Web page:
Featured products from left to right (all available for purchase online): Valentino Sapphire Blue and Pearl Dangle Earrings; Iradj Moini Giant Stag Beetle Pin with Semi Precious Stones; Victorian Snake Necklace with Jeweled Head; Oscar de la Renta Turquoise and Faux Jasper Earrings; Rialto Lucite Lace Handbag.
It’s hard not to notice that all things vintage are having a renaissance at the moment. One of the biggest headliners is “couture jewelry,” otherwise known as high-end costume jewelry. But the pursuit of these pieces can be tricky to navigate. That’s why we turned to Brett Benson, of D. Brett Benson Inc. in the Palm Beach, Florida Antique Row District, who has been on expert on this pre-war jewelry style for more than 35 years. Here, he educates us on how to suss out and care for these gems.
Trust your instincts. “The number one rule in shopping vintage is to buy from the heart,” Benson shares. “Jewelry is such a personal and individual statement. You have to trust your instincts.” If something draws you to particular design or color, go for it. “You will be one wearing it, so as long as you love it, nothing else matters.”
Look for quality. When shopping vintage, you can almost always find stellar pieces at reputable vintage jewelry stores, but you can also cast the net far and wide. Exploring estate sales and all manner or resale and antique stores can turn up pieces of value, but it helps to know what you’re looking for. “You can identify a quality piece from the front with a if it has a prong or diamond set,” Benson advises. But the key to a superior piece is on the back. “If you flip over the jewelry and find it’s just as pretty as the front, with just as much detail, you can tell there is pride in the work.” You never want to buy a piece that has rough metal or globs, as that’s a sign of inferior craftsmanship. And when it comes to stones, look for radiance and elegance. That’s a big sign of quality.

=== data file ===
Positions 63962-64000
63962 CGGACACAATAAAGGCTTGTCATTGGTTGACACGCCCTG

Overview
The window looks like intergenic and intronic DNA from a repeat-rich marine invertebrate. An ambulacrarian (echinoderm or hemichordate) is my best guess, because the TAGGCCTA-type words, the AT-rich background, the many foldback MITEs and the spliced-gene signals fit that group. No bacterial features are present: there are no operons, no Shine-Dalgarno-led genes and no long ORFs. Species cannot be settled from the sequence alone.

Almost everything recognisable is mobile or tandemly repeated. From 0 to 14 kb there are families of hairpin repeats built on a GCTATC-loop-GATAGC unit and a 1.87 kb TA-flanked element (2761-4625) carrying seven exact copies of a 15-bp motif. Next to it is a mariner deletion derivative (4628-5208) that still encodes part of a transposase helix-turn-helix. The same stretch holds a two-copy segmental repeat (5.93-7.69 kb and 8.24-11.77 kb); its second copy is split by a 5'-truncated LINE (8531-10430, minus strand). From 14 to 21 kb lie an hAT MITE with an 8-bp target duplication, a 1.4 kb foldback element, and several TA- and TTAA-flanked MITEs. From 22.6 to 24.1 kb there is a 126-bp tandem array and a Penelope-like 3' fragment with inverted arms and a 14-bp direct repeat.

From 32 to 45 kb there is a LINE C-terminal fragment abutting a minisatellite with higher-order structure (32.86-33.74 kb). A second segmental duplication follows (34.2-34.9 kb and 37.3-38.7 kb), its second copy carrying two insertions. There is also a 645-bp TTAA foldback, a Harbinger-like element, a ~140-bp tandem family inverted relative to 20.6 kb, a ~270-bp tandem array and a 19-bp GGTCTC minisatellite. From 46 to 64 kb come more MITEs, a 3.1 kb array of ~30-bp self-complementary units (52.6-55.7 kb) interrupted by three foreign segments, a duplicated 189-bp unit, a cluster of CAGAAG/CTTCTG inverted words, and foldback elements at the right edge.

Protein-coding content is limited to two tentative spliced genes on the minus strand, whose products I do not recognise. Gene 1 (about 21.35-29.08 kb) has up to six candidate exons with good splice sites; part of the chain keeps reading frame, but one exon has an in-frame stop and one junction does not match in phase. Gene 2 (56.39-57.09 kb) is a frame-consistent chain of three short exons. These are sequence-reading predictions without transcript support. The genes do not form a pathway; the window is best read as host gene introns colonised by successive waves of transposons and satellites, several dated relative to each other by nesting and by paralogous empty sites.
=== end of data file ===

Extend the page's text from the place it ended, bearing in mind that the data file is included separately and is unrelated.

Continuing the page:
Seek out rhodium plating. The best quality couture jewelry pieces were rhodium plated. “Rhodium is a durable metal in the platinum family and it has a silver or white gold look,” Benson says. Rhodium plated pieces were expensive in their day, but even more so in their second life. Benson says the best way to identify rhodium jewelry is by a hefty price tag paired with a look similar to platinum that is untarnished and quite shiny.
Don’t be afraid to go with an unmarked piece. It’s true that there were many impressive names during the couture period—Trifari, Chanel and Dior, to name a few— but you’ll be missing some great finds if you’re only willing to buy marked jewelry. “Early Chanel was not marked, similar to a lot of great designers from the period,” Benson notes. “Also, there might have once been a small hang tag that has now gone missing.” So don’t discount a piece if it doesn’t have a notable mark. Take a closer look at the quality and judge its weight. “Better pieces have a little more heft,” Benson says.
Clean with caution. Once you’ve invested in some quality pieces, you want to be gentle in your cleaning, always keeping in mind that these pieces are antiques. “As a general rule, you never want to get them wet,” Benson advises. “Rhinestones and other gems are often foil-backed and this will deteriorate with harsh chemicals.” Often you can simply brush your pieces lightly with a soft toothbrush to remove dust and dirt. If you have to clean metal, Benson recommends using a soft paste on a cloth. Be sure to test a small area first; anything but a mild cleaner can remove gold-plating.